Geoghan's Slayer Cries Foul in Suit
Druce Says He Was Misled, Abused
By Bronislaus B. Kush
Telegram & Gazette
December 27, 2006
Worcester — Joseph L. Druce, who was found guilty earlier this year of the 2003 prison slaying of pedophile priest John J. Geoghan, has filed a civil suit charging there was a conspiracy to mislead him about the defense strategy employed during his murder trial.
Named as co-conspirators and defendants in the Worcester Superior Court suit were Worcester District Attorney John J. Conte; Boston Archbishop Sean O'Malley; the diocese of Worcester; the Massachusetts Department of Correction; Deacon David Isabelle, a chaplain at the Souza-Baranowski Correctional Center where the murder occurred; and John H. LaChance, Mr. Druce's defense lawyer.
A jury on Jan. 25 convicted Mr. Druce of first-degree murder in the Aug. 23, 2003, killing of the 68-year-old Mr. Geoghan — determining that the slaying was premeditated and done with extreme atrocity or cruelty.
Mr. Druce was already serving a life sentence for murder when he beat and strangled the defrocked priest, a convicted child molester.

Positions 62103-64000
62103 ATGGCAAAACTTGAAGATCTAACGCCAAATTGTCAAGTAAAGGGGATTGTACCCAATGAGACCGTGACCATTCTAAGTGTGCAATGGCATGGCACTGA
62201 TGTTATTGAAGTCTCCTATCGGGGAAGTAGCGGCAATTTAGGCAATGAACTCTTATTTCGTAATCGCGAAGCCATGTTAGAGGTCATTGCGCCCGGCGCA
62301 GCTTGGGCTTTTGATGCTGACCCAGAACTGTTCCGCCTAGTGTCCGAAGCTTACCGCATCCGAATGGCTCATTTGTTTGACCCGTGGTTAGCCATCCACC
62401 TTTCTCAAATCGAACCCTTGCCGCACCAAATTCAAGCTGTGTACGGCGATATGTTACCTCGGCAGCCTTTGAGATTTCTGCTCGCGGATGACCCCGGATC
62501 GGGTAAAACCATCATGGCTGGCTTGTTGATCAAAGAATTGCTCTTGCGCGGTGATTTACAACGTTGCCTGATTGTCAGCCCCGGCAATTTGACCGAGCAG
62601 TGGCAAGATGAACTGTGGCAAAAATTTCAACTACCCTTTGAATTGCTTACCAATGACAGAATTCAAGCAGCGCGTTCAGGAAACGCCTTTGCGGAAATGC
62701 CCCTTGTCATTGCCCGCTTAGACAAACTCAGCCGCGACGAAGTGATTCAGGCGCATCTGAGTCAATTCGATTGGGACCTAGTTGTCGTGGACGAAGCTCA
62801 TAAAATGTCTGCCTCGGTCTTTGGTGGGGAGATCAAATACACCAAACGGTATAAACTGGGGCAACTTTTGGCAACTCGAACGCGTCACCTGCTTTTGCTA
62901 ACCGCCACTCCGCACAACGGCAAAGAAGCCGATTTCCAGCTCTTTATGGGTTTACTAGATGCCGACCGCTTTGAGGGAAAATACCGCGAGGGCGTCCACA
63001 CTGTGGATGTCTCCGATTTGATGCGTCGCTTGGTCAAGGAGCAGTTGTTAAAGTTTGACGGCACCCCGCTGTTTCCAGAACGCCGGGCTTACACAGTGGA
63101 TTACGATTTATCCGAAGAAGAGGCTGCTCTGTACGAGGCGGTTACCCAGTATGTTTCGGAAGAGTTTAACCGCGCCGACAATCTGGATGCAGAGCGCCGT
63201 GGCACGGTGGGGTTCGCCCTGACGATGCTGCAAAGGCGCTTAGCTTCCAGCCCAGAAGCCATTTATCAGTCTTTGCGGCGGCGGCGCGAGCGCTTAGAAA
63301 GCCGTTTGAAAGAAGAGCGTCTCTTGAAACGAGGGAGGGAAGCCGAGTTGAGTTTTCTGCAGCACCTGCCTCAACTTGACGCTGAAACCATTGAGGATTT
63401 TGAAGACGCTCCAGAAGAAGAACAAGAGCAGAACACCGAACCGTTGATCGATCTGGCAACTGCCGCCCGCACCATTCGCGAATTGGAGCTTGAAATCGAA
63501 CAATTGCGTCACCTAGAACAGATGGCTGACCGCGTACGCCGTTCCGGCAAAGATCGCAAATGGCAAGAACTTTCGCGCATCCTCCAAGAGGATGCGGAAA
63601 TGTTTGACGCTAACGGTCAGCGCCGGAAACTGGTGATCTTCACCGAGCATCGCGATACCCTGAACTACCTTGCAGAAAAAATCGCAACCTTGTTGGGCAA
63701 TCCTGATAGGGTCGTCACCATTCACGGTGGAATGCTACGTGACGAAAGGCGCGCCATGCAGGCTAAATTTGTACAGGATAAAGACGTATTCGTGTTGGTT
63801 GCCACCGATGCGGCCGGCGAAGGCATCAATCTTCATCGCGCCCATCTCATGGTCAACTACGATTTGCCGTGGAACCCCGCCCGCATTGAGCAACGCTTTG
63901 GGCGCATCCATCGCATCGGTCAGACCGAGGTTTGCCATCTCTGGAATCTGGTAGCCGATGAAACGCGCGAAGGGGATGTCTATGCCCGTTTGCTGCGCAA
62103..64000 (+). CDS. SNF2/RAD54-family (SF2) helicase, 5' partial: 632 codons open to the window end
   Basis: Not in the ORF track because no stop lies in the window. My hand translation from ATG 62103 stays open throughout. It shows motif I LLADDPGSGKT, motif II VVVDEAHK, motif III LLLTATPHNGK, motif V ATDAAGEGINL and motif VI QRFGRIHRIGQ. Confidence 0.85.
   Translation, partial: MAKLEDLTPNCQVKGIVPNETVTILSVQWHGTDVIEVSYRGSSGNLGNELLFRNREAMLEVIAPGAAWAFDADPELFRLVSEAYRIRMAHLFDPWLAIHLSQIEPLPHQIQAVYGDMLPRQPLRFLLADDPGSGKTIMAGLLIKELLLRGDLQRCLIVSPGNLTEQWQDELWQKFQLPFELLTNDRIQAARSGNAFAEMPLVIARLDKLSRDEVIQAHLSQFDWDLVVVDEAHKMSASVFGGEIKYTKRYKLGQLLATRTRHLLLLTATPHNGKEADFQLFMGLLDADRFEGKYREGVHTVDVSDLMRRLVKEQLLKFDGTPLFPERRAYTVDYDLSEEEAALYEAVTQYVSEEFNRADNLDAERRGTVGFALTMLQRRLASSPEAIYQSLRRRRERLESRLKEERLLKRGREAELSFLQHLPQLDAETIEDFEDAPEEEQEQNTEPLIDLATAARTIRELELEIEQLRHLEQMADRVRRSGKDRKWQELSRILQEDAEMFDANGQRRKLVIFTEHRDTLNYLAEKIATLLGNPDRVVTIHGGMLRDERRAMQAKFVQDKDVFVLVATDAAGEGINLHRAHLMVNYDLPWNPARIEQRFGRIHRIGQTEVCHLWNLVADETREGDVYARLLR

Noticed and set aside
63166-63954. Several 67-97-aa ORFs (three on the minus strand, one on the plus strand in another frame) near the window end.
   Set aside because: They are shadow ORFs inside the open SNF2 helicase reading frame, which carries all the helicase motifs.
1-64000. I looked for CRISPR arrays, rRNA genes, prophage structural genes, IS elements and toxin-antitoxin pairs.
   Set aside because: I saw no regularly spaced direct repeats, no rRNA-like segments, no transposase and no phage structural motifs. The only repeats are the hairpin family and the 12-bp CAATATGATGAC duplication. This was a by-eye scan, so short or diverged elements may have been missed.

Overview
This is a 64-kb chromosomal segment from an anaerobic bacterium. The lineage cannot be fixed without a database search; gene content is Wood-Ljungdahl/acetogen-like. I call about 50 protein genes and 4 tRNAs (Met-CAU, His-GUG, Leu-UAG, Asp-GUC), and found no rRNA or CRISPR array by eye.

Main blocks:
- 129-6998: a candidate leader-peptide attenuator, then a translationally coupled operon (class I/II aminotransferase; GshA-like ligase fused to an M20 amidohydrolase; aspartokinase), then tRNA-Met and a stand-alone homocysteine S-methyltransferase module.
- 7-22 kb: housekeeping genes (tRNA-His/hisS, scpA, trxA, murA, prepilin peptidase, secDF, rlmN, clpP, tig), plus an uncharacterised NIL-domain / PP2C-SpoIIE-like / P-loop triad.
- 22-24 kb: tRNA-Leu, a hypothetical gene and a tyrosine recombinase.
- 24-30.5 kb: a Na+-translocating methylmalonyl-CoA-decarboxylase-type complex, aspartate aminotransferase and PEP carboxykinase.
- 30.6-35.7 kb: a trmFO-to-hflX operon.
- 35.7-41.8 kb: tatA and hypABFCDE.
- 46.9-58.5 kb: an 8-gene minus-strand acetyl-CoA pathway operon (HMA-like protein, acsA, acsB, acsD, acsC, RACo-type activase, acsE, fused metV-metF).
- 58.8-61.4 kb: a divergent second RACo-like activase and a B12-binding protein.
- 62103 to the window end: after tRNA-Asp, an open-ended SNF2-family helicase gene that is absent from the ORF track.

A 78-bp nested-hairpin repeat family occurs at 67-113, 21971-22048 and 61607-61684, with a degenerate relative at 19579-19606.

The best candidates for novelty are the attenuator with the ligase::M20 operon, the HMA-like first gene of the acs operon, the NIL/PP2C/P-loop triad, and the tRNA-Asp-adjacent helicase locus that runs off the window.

Mr. LaChance had argued his client was not guilty by reason of mental illness and maintained that he lacked criminal responsibility for his actions.
In the 12-page suit, Mr. Druce — claiming that he's a political prisoner and that he's being physically abused at Walpole State Prison where he is now incarcerated — said he was led to believe that an insanity defense would lead to his acquittal.
The suit also makes a number of other claims, including an assertion that the Department of Correction's reports on the slaying didn't accurately portray the circumstances surrounding Mr. Geoghan's killing.
Mr. Druce is seeking another jury trial, restraining orders against the defendants and $50 million, among other remedies.
Mr. Conte and Raymond L. Delisle, a spokesman for the Worcester Diocese, declined to comment on the suit.
The other defendants could not be reached by telephone for comment late yesterday.
Mr. Druce was sentenced to a consecutive life term with no possibility of parole, the mandatory punishment in first-degree murder convictions.
Mr. Druce received another life sentence in 1989 when he was found guilty of strangling a North Shore man who picked him up hitchhiking and allegedly made sexual advances toward him.
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